smoke from wildfires over hills and vineyards in Sonoma Valley, California (Serj Malomuzh/

Napa County installs AI-based early fire detection

Officials in Napa County, Calif., plan to install IQ FireWatch systems as part of its efforts improve the county’s early fire detection capabilities.

The pole-mounted, artificial intelligence-based system uses optical and heat sensors to detect and analyze smoke plumes that may indicate fire. When smoke that indicates a possible fire is spotted, the system alerts authorities, sending images so officials can rapidly confirm a fire and dispatch appropriate response.

Besides helping improve wildfire detection, the system will help first firefighters respond to fires before they get out of control and ensure that the public receives critical information in a fire emergency, officials with Illumination Technologies, the manufacturer of IQ Firewatch, said in their announcement.

IQ FireWatch’s multispectral sensor system features a monochrome sensor for day surveillance, a near-infrared sensor for night detection, an RGB sensor for additional spectral information and an optional thermal infrared sensor for hot spot detection, the company said on its website.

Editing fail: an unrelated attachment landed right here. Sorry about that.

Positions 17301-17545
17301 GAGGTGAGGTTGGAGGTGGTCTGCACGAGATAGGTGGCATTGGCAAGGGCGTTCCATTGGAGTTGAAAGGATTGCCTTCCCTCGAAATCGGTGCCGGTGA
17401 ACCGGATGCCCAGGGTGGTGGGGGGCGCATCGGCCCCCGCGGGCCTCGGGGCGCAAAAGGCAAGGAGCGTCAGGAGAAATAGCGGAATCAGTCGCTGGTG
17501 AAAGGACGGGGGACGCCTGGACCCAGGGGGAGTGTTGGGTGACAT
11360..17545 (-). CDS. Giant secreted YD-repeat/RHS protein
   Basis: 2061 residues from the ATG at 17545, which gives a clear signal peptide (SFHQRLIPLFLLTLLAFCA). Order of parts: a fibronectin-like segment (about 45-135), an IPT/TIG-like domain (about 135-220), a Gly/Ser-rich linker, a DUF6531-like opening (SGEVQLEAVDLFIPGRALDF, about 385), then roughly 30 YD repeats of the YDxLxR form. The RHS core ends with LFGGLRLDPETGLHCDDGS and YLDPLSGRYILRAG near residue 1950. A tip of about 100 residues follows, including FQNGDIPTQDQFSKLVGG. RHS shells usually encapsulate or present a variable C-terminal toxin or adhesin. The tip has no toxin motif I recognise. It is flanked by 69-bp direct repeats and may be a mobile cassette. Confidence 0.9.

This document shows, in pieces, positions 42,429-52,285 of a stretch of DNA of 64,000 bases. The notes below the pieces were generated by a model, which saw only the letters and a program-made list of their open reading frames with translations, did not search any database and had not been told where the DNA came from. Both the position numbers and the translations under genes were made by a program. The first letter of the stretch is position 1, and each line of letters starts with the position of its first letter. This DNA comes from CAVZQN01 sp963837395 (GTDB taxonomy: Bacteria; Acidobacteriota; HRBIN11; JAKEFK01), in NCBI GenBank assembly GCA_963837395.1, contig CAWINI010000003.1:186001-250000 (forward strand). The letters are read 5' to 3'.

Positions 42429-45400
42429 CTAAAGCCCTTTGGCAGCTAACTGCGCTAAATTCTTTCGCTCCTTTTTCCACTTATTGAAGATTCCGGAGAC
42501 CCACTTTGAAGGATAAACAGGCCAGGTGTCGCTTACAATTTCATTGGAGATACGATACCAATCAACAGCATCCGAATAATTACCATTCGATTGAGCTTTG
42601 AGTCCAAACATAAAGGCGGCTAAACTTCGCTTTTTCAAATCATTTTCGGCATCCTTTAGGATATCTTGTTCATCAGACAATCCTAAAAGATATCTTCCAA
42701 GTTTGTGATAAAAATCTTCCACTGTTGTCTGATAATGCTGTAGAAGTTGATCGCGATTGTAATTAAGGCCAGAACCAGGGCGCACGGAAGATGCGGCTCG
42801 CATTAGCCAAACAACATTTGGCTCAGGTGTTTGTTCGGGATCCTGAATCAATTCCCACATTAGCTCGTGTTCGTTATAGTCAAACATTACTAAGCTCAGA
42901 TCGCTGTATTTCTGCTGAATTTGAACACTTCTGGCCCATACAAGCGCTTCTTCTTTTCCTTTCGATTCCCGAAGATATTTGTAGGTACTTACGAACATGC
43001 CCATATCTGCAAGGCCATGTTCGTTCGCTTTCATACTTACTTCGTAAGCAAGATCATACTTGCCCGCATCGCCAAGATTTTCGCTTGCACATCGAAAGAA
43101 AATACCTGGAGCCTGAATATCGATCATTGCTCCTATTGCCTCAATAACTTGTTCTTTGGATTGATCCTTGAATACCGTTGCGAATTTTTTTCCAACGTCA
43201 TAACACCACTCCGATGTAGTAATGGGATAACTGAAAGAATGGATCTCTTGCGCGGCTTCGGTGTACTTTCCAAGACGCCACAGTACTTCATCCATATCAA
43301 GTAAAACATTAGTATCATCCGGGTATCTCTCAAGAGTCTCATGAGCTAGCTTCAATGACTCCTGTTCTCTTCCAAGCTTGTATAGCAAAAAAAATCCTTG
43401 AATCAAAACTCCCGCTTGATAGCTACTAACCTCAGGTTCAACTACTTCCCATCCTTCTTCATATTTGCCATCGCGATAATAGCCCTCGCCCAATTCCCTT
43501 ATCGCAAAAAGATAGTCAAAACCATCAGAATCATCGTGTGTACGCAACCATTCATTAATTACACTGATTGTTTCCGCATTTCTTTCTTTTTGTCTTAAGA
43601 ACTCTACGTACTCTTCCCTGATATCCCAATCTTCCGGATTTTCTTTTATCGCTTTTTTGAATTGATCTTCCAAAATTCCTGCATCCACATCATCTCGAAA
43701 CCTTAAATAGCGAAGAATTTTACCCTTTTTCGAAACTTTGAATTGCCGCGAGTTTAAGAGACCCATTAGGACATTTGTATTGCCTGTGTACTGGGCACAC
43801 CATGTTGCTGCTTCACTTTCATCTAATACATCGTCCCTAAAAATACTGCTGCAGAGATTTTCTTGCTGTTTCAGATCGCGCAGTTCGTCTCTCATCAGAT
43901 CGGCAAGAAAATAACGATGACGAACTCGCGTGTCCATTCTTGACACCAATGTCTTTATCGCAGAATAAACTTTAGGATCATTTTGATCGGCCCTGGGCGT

The system’s AI algorithms process optical raw data in real time, speeding the delivery of results and reducing the false alarm rate. It can be calibrated for various regions and weather conditions.

IQ FireWatch has already detected two fires, the Diamond Mountain fire on Aug. 24, 2020, and the Glass Fire ignition on Sept. 27, 2020. The Glass Fire, which was burning in a hilly area, was spotted in the middle of the night even though it was not directly visible to sensors, company officials said.

The Napa County project will launch with three systems, expanding to 11 that will provide an early warning fire-sensing network that covers 90% of the county.

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